Relationship Exercises for Couples Used in Therapy

In the world of romantic relationships, the journey from initial attraction to enduring partnership is often challenging. 

Couples therapy, a tool used by many to navigate this journey, offers a variety of exercises designed to enhance understanding, communication, and connection between partners. 

Drawing on the insights from Mary Jo Faustgen’s webinar with resources from established relationship experts like John and Julie Gottman and Gary Chapman, this article dives into practical exercises that couples can use to strengthen their relationships.

Exercise One: Identifying and Overcoming Destructive Communication

Destructive communication patterns are often the primary culprits in relationship turmoil. 

Mary Jo emphasizes the need to recognize and address these patterns. 

Couples can engage in exercises where they identify instances of destructive behaviors like criticism, contempt, defensiveness, and stonewalling. 

Role-playing scenarios can help partners understand how these behaviors manifest and learn more constructive ways of communicating.

Exercise Two: Combatting the Four Horsemen

John Gottman’s concept of the “Four Horsemen of the Apocalypse” in relationships – criticism, contempt, defensiveness, and stonewalling – is a cornerstone in understanding relationship conflicts. 

Couples can work through exercises where they actively replace these negative behaviors with positive ones, such as: 

  • Expressing a complaint without blame (combatting criticism).
  • Cultivating appreciation (to counter contempt). 
  • Taking responsibility (instead of defensiveness). 
  • Engaging in self-soothing and productive time-outs (as antidotes to stonewalling).

Exercise Three: Challenging Personal Beliefs and Biases

Individual beliefs and biases significantly impact relationships. 

Exercises in this category involve self-reflection and journaling, where partners individually write down their core beliefs about relationships, communication, and conflict. 

Sharing and discussing these beliefs in a therapy setting can uncover hidden biases and facilitate a better understanding between partners.

Exercise Four: Addressing External Destructive Influences

External factors such as infidelity, mental health issues, or stress can severely affect a relationship. 

Therapy exercises might involve creating a ‘relationship boundary map’ where couples list out external influences and collaboratively find solutions or coping strategies to minimize their impact.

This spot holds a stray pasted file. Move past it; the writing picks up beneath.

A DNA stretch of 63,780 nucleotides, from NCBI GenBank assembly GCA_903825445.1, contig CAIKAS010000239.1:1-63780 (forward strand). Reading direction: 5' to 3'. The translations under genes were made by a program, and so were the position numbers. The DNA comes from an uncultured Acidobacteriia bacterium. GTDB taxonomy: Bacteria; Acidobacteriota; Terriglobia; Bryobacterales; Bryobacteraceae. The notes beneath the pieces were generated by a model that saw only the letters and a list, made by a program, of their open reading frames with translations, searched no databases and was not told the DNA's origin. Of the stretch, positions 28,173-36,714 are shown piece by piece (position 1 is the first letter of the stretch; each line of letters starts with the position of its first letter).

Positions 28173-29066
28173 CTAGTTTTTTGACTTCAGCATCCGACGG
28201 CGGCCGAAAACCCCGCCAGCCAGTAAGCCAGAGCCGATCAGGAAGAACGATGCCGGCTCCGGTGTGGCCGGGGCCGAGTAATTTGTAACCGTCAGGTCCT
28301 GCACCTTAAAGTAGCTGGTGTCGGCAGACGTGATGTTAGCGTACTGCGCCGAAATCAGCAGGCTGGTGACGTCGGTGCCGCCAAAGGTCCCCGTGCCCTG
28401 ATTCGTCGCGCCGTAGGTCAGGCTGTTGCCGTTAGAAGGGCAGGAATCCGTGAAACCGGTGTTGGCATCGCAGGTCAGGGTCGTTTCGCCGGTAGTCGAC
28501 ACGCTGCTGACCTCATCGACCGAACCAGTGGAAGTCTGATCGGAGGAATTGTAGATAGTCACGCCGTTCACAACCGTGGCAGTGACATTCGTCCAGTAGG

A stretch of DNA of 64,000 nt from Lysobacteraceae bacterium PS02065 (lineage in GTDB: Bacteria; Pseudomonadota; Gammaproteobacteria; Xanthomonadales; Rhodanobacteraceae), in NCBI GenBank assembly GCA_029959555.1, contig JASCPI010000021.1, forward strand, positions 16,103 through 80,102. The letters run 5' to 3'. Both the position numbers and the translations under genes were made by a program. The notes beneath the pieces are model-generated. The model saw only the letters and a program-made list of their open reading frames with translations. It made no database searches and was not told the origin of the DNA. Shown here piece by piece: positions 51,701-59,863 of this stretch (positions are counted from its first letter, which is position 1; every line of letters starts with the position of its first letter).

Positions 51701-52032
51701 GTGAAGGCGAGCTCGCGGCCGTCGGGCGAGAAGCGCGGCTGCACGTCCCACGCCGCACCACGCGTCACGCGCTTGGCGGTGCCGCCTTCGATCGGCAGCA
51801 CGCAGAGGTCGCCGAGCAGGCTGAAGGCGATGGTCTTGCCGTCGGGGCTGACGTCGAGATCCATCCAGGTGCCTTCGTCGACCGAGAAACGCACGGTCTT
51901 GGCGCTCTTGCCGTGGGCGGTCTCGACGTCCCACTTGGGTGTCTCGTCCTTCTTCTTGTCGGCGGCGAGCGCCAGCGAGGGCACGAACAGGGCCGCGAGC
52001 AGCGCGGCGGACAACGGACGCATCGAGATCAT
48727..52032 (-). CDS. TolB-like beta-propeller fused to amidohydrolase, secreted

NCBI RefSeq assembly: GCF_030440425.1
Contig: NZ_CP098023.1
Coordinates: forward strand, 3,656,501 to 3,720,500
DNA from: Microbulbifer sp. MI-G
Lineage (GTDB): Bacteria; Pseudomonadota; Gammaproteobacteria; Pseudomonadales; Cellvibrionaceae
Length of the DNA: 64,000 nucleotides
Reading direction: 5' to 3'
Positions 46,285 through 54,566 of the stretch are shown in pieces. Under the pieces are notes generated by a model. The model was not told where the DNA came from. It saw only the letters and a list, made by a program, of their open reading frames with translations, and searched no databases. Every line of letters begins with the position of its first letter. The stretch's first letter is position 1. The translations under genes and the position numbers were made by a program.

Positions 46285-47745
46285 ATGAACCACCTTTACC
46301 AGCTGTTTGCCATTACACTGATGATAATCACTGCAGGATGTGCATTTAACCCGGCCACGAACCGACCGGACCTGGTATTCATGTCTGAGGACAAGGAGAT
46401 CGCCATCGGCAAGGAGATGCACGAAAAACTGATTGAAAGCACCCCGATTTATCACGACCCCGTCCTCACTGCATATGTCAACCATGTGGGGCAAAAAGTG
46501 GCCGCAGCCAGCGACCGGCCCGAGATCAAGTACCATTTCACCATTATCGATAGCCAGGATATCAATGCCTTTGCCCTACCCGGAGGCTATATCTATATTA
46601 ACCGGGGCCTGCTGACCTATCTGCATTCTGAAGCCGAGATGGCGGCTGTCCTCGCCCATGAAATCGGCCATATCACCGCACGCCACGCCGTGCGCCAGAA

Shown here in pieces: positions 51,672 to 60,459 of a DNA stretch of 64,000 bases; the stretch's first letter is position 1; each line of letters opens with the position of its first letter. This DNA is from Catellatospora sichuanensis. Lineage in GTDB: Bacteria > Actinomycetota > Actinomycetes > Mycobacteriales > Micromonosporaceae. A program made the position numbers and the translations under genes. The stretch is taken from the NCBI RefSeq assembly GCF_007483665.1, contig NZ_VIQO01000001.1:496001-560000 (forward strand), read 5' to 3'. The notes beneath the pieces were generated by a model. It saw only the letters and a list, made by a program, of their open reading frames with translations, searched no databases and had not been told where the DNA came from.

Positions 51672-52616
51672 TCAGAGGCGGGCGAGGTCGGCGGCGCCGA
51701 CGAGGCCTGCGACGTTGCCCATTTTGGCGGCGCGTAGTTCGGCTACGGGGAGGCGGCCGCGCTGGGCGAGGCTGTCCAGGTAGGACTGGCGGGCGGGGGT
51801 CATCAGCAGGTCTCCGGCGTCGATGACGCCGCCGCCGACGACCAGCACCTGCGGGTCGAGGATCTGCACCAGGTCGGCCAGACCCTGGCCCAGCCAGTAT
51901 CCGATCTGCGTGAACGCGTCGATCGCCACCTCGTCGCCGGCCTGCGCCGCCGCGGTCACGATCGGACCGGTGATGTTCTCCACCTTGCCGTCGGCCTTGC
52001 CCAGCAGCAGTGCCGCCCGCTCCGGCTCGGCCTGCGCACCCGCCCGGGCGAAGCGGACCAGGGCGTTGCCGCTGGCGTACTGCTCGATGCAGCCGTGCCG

Exercise Five: Enhancing Communication Skills

Effective communication is vital in relationships. 

Couples can engage in exercises that focus on active listening, empathetic responses, and non-verbal communication. 

One popular exercise is the ‘mirroring technique,’ where one partner shares a thought or feeling, and the other repeats it back to ensure understanding and validation.

Exercise Six: Exploring Love Languages

Gary Chapman’s concept of the Five Love Languages (Physical Touch, Acts of Service, Quality Time, Words of Affirmation, Gifts) is a tool to understand and cater to each other’s emotional needs. 

Couples can explore their primary love languages through quizzes and discuss ways to regularly express love in ways that resonate with each partner.

Exercise Seven: Role-Playing for Conflict Resolution

Conflict is inevitable in relationships, but its resolution is key to relationship health. 

Couples can engage in role-playing exercises to practice respectful assertiveness, learn to use ‘I’ statements instead of ‘you’ statements, and work on finding compromise and common ground.

Exercise Eight: Incorporating Values in the Relationship

Cultivating shared values such as forgiveness, humility, and self-control can significantly strengthen a relationship. 

Couples can engage in discussions and exercises that explore these values, how they currently manifest in their relationship, and ways to further integrate them into their daily lives.

Exercise Nine: Fostering Romance and Emotional Connection

Mary Jo highlights the importance of romance and emotional connection, particularly in sexual relationships. Exercises here could involve: 

  • Planning romantic gestures or dates.
  • Sharing fantasies.
  • Or simply dedicating time to reconnect emotionally without distractions.

Exercise Ten: Navigating Casual Relationships and Cohabitation

For couples in casual relationships or cohabiting, exercises focusing on discussing and setting boundaries, expectations, and understanding the underlying commitment level can be beneficial. 

These exercises help in making conscious decisions about the relationship’s direction and in building a more solid foundation.

The exercises outlined offer a pathway for couples to deepen their understanding and connection 

Whether used in therapy or independently, these tools can help partners navigate the complexities of their relationship, fostering a stronger, more resilient bond. Ultimately, the effectiveness of these exercises lies in the willingness of both individuals to engage, communicate, and grow together.

Midwest Center For Personal & Family Development